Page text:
Effective July 1, 2012, “gender-identity” will become a protected status under Massachusetts anti-discrimination laws. This means that private employers with at least six employees in Massachusetts, even if headquartered elsewhere, will be prohibited from considering gender identity when making decisions regarding hiring, promotion, termination, or any other terms and conditions of employment. The new law also prohibits harassment on the basis of gender identity.
The Massachusetts law defines “gender identity” as “a person’s gender-related identity, appearance or behavior, whether or not that gender-related identity, appearance or behavior is different from that traditionally associated with the person’s physiology or assigned sex at birth.” As a result, this statute will protect persons who have undergone sexual reassignment surgery, as well as persons who behave or appear in a manner that is not traditionally associated with the person’s physiology or sex at birth.
Employers familiar with Massachusetts anti-discrimination law may wonder if this is actually a change in the law; in 2001, the Massachusetts Commission Against Discrimination ruled that sex discrimination included discrimination on the basis of gender identity and gender expression. While some Massachusetts courts issued similar decisions or found protection for transgender persons on the basis of disability or sexual orientation, other courts have declined to do so. The new statute clears up any confusion in the court cases. Massachusetts now joins Maine, Vermont, Connecticut and Rhode Island and 11 other states and the District of Columbia which provide workplace protection to transgender and transsexual persons.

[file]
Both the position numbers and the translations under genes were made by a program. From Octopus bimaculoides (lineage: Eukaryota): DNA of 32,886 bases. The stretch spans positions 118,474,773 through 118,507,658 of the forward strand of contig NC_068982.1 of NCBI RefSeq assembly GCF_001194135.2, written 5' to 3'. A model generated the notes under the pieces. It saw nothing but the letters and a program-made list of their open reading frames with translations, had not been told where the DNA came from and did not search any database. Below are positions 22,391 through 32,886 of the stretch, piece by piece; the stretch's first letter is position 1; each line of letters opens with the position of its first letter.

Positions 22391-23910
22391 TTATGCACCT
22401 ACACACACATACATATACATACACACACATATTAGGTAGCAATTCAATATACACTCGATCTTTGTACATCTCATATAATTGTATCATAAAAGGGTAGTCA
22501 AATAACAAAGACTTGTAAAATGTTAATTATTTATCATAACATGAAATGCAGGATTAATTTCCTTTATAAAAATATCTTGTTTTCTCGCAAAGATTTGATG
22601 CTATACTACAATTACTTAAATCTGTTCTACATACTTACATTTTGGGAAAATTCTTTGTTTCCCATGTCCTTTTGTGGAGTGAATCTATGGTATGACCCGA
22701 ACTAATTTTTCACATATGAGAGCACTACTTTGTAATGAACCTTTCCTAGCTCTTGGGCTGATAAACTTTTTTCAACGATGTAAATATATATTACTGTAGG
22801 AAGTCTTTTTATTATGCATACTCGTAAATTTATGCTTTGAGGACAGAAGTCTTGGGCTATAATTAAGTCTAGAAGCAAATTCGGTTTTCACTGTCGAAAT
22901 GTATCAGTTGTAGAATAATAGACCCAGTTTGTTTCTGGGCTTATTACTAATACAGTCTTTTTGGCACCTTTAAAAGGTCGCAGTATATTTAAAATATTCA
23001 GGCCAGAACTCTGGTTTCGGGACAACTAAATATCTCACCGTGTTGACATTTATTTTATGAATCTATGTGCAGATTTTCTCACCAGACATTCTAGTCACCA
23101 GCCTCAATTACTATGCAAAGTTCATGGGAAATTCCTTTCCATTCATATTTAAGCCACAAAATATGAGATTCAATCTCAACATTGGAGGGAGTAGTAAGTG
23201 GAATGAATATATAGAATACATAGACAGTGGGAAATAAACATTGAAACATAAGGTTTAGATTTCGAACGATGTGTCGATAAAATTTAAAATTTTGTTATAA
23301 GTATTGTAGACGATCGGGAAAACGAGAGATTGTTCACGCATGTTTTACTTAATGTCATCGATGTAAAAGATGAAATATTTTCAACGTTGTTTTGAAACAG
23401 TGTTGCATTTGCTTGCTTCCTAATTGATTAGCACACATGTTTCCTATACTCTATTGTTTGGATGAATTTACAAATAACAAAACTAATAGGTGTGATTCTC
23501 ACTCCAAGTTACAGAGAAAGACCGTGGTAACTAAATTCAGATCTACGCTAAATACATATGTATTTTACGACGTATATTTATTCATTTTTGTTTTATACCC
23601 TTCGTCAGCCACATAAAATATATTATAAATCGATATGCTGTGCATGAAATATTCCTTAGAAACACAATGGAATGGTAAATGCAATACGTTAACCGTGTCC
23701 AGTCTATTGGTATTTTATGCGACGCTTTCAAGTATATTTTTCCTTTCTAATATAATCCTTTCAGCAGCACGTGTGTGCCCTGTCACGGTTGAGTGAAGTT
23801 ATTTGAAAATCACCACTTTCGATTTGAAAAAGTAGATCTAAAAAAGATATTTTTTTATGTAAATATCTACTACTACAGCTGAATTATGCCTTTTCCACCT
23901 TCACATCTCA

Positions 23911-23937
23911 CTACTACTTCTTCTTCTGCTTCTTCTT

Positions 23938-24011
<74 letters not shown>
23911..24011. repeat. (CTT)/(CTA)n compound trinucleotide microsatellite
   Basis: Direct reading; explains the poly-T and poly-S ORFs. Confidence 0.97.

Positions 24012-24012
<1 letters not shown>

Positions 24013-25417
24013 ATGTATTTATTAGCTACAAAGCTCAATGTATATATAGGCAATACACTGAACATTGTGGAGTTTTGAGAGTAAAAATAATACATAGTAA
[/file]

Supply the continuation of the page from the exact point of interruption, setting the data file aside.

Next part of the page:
While New Hampshire has not enacted similar legislation, New Hampshire law suggests that transsexualism is protected by N.H. RSA 354-A. At least one New Hampshire court held that transsexualism is a protected “handicap” under the state discrimination law, N.H. RSA 354-A. Thus, employers with New Hampshire employees also should adopt practices to avoid discrimination and prohibit harassment of trans-gendered and transsexual persons to avoid potential litigation. In light of these developments, employers with employees in any New England state, other than New Hampshire, should update their equal employment opportunity and harassment policies to make sure that they include gender identity and/or gender expression as a protected status. All New England employers should consider the impact of these developments on other employment practices such as dress codes, access to bathrooms and reasonable accommodations. Employers who learn of an employee’s transgender status, even through a simple application question such as “other names used,” will need to take precautions to ensure that gender identity is not considered in the hiring process, just as employers have learned to do with age, race, religion and any other legally protected status.